Document Type

Conference Proceeding


Edith Cowan University, Western Australia in association with Khon Kaen University, Thailand and Bansomdejchaopraya Rajabhat University, Thailand.


EDU-COM 2008 International Conference. Sustainability in Higher Education: Directions for Change, Edith Cowan University, Perth Western Australia, 19-21 November 2008.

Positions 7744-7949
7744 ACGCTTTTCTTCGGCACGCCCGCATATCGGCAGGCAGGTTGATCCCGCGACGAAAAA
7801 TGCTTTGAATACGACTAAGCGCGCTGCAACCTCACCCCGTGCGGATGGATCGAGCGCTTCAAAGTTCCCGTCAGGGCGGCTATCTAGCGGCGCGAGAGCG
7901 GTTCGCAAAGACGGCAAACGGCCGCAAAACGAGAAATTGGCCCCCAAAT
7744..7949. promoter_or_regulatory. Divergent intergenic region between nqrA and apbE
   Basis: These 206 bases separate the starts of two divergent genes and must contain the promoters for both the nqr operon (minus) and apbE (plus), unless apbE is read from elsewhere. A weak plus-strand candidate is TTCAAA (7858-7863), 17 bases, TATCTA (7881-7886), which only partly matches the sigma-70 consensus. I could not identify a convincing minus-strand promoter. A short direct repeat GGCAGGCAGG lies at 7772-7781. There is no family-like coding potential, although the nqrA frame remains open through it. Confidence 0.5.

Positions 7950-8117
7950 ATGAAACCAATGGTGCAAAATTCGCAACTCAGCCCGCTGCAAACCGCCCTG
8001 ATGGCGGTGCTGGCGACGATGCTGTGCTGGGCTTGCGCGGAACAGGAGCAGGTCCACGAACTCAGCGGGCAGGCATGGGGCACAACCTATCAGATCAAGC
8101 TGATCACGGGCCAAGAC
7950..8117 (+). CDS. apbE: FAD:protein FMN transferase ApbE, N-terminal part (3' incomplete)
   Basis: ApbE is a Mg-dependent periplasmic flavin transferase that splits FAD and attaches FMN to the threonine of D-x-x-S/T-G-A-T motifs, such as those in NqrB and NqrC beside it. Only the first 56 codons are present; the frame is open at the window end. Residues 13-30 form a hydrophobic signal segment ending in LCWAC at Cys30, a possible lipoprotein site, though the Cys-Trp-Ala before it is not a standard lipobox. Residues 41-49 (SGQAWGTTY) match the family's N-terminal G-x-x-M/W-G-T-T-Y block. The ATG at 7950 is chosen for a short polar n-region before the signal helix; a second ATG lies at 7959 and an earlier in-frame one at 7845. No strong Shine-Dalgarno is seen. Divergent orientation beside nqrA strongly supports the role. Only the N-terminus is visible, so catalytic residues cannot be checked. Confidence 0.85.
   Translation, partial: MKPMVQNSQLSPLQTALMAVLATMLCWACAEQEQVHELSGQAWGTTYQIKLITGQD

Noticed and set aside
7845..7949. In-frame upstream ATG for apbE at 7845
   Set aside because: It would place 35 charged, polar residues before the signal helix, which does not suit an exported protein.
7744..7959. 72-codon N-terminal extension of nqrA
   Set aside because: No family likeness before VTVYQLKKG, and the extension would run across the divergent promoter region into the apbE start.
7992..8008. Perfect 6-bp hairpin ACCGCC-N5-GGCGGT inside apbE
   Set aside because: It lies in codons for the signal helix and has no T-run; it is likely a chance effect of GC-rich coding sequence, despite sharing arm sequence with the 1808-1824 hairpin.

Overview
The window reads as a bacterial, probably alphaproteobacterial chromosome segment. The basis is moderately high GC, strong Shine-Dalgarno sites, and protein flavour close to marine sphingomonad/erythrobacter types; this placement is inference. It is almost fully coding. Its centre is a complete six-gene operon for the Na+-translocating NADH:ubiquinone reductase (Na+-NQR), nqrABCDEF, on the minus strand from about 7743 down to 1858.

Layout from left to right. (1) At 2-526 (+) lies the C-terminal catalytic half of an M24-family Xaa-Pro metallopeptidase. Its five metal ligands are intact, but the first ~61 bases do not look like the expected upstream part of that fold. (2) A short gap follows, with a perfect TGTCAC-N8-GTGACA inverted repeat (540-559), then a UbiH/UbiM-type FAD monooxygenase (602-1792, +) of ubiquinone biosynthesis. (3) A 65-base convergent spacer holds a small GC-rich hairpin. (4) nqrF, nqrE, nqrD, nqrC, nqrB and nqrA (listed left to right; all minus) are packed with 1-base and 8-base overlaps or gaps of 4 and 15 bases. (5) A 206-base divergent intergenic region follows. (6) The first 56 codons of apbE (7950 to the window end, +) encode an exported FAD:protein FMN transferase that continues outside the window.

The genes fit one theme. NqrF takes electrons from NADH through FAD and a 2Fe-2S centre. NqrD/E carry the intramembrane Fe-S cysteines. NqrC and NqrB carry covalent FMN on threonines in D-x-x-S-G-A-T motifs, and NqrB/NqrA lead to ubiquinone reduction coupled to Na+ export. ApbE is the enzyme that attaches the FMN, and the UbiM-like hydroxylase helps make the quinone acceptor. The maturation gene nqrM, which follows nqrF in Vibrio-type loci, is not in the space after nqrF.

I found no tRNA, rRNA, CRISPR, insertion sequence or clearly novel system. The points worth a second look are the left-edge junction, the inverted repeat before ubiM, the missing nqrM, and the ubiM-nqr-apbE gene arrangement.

Within the higher education domain, there is a prevalent belief that e-learning, virtual classroom and tele-education are essential requirements for the long-term effectiveness and success of educational institutions. Many information technologies have been adopted to assist studying and learning remotely and are hence potentially beneficial to students, teachers and educational providers. For educational providers, the benefits are that there are no physical or geographical limits to the number of students that can be enrolled in a course of study. However, within the field of network technology, students must actually use network devices during their studies. This is important not only because it significantly enhances student learning, but also within this field, employers expect students to have practical ‗hands-on‘ experience. Software simulators are available but they cannot provide students with the necessary practical experience of connecting together the physical devices. Despite the requirements to provide a ‗hands-on' approach it effectively eliminates remote on-line students. Edith Cowan University (ECU) invested over AUD$350,000 in dedicated network teaching laboratories, which are considered to be of a 'world-class' standard. An access server has been used to provide remote students with access to this equipment. Significantly it is also possible to view the actual network devices by means of a webcam. Whilst remote access to equipment has been possible students only interact via a computer screen. This work allows students to interact by means of Webcam (visual) and Voice over Internet Protocol (VoIP) (audio). Work to date has consisted of establishing the appropriate infrastructure and testing the communication links. Further trials are planned for semester 2, 2008. Traditional remote access can only operate via Command Line Interface (CLI), this can be difficult for many students to practice and gain experience in computer network and internetworking. In effect on-line students will be able to conduct their workshops on a remotely located 'world class' network laboratory. For students, the on-line curriculum is available twenty four hours a day; there is typically on-line support, and software is now available allowing access to recorded lectures.